It takes real talent to change the way an entire country looks, but that’s exactly what Jock Kinneir and Margaret Calvert achieved when they created the Transport typeface.
It’s everywhere on the roads of the UK, and a few other places too. It’s nigh-on impossible for a UK resident to avoid unless they never leave their house. It guides drivers from place to place unfussily and with extraordinary clarity, and some degree of friendliness. It has been designed to be easy to use, and is so successful that it’s mostly overlooked. In fact Transport is most often recognised in its absence, when an older road sign is encountered and you realise just how radical a change Transport represented.
A long time ago, we looked at the pre-1964 British Railways signage and its font, Gill Sans, an all-upper case work of art which gave train passengers strict instructions rather than friendly guidance. There was a contemporary equivalent on the roads, too. Designed by Llewellyn-Smith (possibly the civil servant Hubert Llewellyn-Smith although that’s not at all certain), no-one now seems able to say precisely what that typeface was called. It sometimes goes by the name Ministry (short for Ministry of Transport, the name of the government department at the time), and sometimes Llewellyn-Smith.
Ministry was used on what are now called “pre-Worboys” road signs; the reason for the name will become clear later. Some of them linger still on the roads of the UK, drawing attention to themselves because they are so clearly not written in Transport.
Gill Sans is all icy perfection, Ministry was less imperiously perfect but just as forceful and with a great deal of clipped style. Gill Sans was a work of art, designed by a true artist. Ministry, being for government, was perhaps always fated to be slightly less artistic. Mostly this stems from the fact it was more condensed: its letters were thinner so that an uppercase “O” was a tall oval, rather than a perfect circle as it would be in Gill Sans. Gill Sans was an ice maiden put to work in the service of the railways, Ministry was a bowler-hatted civil servant with a Savile Row pinstripe suit telling road users what the Establishment expected of them.
There are many similarities in the feel of the two typefaces. The razor-sharp corners on Ministry’s characters suggested that like British Railways’ use of Gill Sans, it wasn’t to be messed around with. Compliance (expeditious and uncomplaining) was the order of the day.
Signs in Ministry sat atop poles which were striped black and white, which was rather appropriate given the black and white times in which they were used, rather than the moral uncertainties and shades of grey in which we view instructions given from on high today. And just as you’d expect in a time when government and technocrats gave orders and the citizenry was expected to obey them unquestioningly, the typeface was displayed using only upper case letters. AS YOU’LL KNOW IF YOU GET AN EMAIL WRITTEN IN UPPER CASE, THAT MAKES THE MESSAGE YOU’RE READING LOOK VERY SHOUTY. Which was probably intentional.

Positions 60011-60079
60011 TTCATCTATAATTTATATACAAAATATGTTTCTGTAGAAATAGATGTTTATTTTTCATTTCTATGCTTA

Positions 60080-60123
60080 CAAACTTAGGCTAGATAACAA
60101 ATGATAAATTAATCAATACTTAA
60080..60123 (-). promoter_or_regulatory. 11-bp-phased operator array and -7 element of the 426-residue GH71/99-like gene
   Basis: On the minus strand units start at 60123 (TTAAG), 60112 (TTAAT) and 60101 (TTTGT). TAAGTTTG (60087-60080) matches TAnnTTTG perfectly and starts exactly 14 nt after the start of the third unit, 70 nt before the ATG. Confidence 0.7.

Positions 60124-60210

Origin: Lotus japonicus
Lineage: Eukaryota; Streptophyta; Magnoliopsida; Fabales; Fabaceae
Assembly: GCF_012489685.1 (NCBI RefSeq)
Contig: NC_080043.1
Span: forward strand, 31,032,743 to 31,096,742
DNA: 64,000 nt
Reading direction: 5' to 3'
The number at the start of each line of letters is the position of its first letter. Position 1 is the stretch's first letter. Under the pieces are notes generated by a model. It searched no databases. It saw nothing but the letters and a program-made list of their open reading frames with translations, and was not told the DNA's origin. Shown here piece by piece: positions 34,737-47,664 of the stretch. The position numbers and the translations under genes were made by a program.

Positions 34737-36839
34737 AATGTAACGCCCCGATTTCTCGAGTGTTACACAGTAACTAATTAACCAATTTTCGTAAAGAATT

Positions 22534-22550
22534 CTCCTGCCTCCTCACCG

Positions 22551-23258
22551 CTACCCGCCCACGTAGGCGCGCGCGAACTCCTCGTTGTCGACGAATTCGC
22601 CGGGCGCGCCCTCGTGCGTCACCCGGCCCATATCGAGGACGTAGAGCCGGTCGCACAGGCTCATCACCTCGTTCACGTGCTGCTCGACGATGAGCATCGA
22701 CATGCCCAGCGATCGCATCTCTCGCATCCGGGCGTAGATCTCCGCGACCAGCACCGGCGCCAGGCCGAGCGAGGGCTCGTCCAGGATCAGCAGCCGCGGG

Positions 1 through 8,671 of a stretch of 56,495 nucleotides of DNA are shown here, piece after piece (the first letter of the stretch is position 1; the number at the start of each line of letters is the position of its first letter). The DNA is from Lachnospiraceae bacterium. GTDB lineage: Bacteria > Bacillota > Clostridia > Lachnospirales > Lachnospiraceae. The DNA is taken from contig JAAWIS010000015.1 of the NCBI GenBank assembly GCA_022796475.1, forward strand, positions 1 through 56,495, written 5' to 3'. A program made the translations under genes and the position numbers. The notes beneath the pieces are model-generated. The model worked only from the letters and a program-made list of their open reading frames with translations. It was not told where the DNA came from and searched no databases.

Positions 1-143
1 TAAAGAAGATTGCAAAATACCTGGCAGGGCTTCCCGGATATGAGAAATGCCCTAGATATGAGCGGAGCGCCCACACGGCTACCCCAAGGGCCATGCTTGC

Today, coming across a Ministry-lettered sign on the roads is an unexpected pleasure. The typeface remains very stylish and now has the added benefit of accrued nostalgia for a more sharply styled past. The shock of reading an old speed limit sign in Ministry is enough to have you hitting the brakes of your car, so different is it to the feeling of reading one in the much less confrontational Transport typeface.
Although widespread, Ministry wasn’t the only typeface in use on UK road signage before the 1960s. There were others in use as well, on “finger-post” signs, and on older road signs erected by motoring organisations dating from the days before government took on the job. Road signage was, in short, absolute chaos.
The opening of Britain’s first motorway was the straw that broke the camel’s back. An easily comprehensible and consistent typeface was needed for giving directions on motorways, as motorists prepared to whizz by signs at previously unimaginable speeds (assuming you drove a Jaguar rather than a Morris). A committee under the chairmanship of Sir Colin Anderson was formed to design the signage. Anderson employed designer Jock Kinneir, who brought with him a star student from Chelsea School of Art where Kinneir was a visiting lecturer, called Margaret Calvert.
The government asked them to produce a typeface for the signage which resembled contemporary German fonts like FF DIN. Like any designers worth their salt, they completely ignored this instruction and instead spent a long time designing the perfect font for getting across information in the fastest possible time with the smallest possible chance of misinterpretation.